Julian Bond, Civil Rights Activist, Dead at 75 - Rolling Stone
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Julian Bond, Civil Rights Activist, Dead at 75

Former NAACP chairman and Southern Poverty Law Center president passes away after brief illness


Civil rights activist Julian Bond passed away at age 75

Jon Kopaloff/FilmMagic

Julian Bond, a longtime civil rights activist and former NAACP chairman, passed away in Fort Walton Beach, Florida Saturday after battling a brief illness. Bond was 75. The legendary civil rights leader’s death was first announced by the Southern Poverty Law Center, the nonprofit advocacy group where Bond served as founding president in 1971 and remained on the board of directors until his death.

“It is with great sadness that we announce the passing of legendary civil rights activist Julian Bond,” the SPLC wrote in a statement. “From his days as the co-founder and communications director of the Student Nonviolent Coordinating Committee in the 1960s to his chairmanship of the NAACP in the 21st century, Julian was a visionary and tireless champion for civil and human rights.”

As a member of the Civil Rights Movement in the early Sixties, Bond, then a student at Atlanta’s Morehouse College, formed the Student Nonviolent Coordinating Committee, which led protests against segregation and Georgia’s Jim Crow laws. In 1965, following the passage of the Voting Rights Act, Bond was elected to the Georgia House of Representatives, where he served four terms. Bond would next spend six terms as a member of the Georgia Senate from 1975 to 1987.

“Julian Bond was a hero and, I’m privileged to say, a friend,” President Barack Obama said in a statement (via CNN), praising the activist’s lifetime mission of justice and equality. “Julian Bond helped change this country for the better. And what better way to be remembered than that.” Bill and Hillary Clinton said of Bond, “Julian lived his life at the center of the fight for civil rights, equality, and justice. Julian helped us to become a more perfect union and always pushed us to do better. We will miss him.”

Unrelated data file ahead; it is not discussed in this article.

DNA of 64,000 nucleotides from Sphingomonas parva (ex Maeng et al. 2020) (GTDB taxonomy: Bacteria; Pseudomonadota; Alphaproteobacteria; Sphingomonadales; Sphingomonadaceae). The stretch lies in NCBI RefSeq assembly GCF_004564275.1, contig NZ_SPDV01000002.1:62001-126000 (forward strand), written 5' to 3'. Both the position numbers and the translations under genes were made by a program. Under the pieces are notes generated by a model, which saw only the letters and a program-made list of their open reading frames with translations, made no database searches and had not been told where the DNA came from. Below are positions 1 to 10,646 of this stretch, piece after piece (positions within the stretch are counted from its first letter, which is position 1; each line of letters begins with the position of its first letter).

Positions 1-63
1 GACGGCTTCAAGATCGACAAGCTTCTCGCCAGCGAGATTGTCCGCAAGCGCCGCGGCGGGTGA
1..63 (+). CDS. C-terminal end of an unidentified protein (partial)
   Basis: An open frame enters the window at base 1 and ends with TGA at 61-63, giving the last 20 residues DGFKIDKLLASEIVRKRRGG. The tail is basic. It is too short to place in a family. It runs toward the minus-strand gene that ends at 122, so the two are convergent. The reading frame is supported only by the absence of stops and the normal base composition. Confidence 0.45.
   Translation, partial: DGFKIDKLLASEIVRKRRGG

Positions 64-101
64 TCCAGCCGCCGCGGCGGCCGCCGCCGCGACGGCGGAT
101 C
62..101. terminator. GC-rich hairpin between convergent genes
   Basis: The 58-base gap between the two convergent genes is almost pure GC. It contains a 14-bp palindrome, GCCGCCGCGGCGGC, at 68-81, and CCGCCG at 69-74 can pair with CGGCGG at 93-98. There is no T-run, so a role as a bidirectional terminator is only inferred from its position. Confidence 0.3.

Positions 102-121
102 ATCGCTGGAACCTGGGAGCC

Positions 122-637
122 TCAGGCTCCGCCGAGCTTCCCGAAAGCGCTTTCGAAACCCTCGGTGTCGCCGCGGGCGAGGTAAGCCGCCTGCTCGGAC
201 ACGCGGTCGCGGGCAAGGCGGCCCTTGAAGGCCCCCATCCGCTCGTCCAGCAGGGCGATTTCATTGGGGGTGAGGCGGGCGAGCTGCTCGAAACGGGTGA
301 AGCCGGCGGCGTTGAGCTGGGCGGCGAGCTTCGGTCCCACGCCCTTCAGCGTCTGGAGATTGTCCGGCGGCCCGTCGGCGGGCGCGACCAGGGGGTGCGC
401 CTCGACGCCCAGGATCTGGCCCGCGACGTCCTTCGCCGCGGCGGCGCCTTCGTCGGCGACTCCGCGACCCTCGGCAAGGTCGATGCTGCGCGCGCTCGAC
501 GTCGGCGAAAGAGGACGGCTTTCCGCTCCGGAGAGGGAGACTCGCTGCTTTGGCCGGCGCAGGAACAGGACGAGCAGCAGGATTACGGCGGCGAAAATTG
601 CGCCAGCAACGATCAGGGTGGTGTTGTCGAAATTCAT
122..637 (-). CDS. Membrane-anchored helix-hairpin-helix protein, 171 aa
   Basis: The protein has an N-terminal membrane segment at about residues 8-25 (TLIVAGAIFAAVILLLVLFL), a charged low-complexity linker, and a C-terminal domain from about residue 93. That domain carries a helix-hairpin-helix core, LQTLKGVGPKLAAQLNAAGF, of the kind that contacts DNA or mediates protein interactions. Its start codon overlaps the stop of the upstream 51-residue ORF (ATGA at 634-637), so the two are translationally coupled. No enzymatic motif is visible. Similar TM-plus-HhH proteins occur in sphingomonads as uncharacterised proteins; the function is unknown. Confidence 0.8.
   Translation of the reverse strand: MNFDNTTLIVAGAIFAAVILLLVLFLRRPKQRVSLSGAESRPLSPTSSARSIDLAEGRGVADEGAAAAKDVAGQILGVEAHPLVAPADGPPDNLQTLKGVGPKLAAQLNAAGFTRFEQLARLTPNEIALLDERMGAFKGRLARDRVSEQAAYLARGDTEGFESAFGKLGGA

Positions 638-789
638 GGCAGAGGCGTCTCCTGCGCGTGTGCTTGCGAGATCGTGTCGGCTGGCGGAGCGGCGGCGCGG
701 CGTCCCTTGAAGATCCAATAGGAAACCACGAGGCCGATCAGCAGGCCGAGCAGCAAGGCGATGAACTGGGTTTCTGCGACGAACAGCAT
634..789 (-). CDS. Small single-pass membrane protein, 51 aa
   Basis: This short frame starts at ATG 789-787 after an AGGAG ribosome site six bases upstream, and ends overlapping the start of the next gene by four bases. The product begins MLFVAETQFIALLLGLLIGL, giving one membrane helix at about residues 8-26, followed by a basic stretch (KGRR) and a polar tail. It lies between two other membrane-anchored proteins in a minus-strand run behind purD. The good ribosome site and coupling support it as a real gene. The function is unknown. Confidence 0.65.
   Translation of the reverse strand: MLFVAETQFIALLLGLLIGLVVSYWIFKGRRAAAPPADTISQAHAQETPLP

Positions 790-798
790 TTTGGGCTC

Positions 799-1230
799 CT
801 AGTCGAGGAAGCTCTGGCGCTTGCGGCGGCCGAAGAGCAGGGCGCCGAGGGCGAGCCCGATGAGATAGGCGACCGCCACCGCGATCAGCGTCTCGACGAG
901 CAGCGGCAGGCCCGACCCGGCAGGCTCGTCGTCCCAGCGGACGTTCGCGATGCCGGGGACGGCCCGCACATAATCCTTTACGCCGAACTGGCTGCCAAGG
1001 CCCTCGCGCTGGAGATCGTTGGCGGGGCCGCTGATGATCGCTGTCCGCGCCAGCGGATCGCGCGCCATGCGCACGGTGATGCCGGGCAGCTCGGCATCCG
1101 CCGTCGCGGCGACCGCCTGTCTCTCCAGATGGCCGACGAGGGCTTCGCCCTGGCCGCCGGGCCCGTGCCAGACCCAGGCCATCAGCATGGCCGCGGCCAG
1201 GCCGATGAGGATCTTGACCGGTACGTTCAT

In 1998, Bond was elected chairman of the NAACP, a post he’d hold until he vacated the position in 2010. In addition to all his advocacy work – Bond supported LGBT rights, protested apartheid (resulting in a 1985 arrest) and fought for climate change – Bond was also the first African-American politician to appear on Saturday Night Live after hosting a 1977 episode of the series. In 2007, Bond gave U2’s Bono the Chairman Award at the NAACP Awards.

“With Julian’s passing, the country has lost one of its most passionate and eloquent voices for the cause of justice. He advocated not just for African Americans, but for every group, indeed every person subject to oppression and discrimination, because he recognized the common humanity in us all,” the SPLC statement concluded. “Not only has the country lost a hero today, we’ve lost a great friend.”

In This Article: Civil Rights Movement, Obituary, Race


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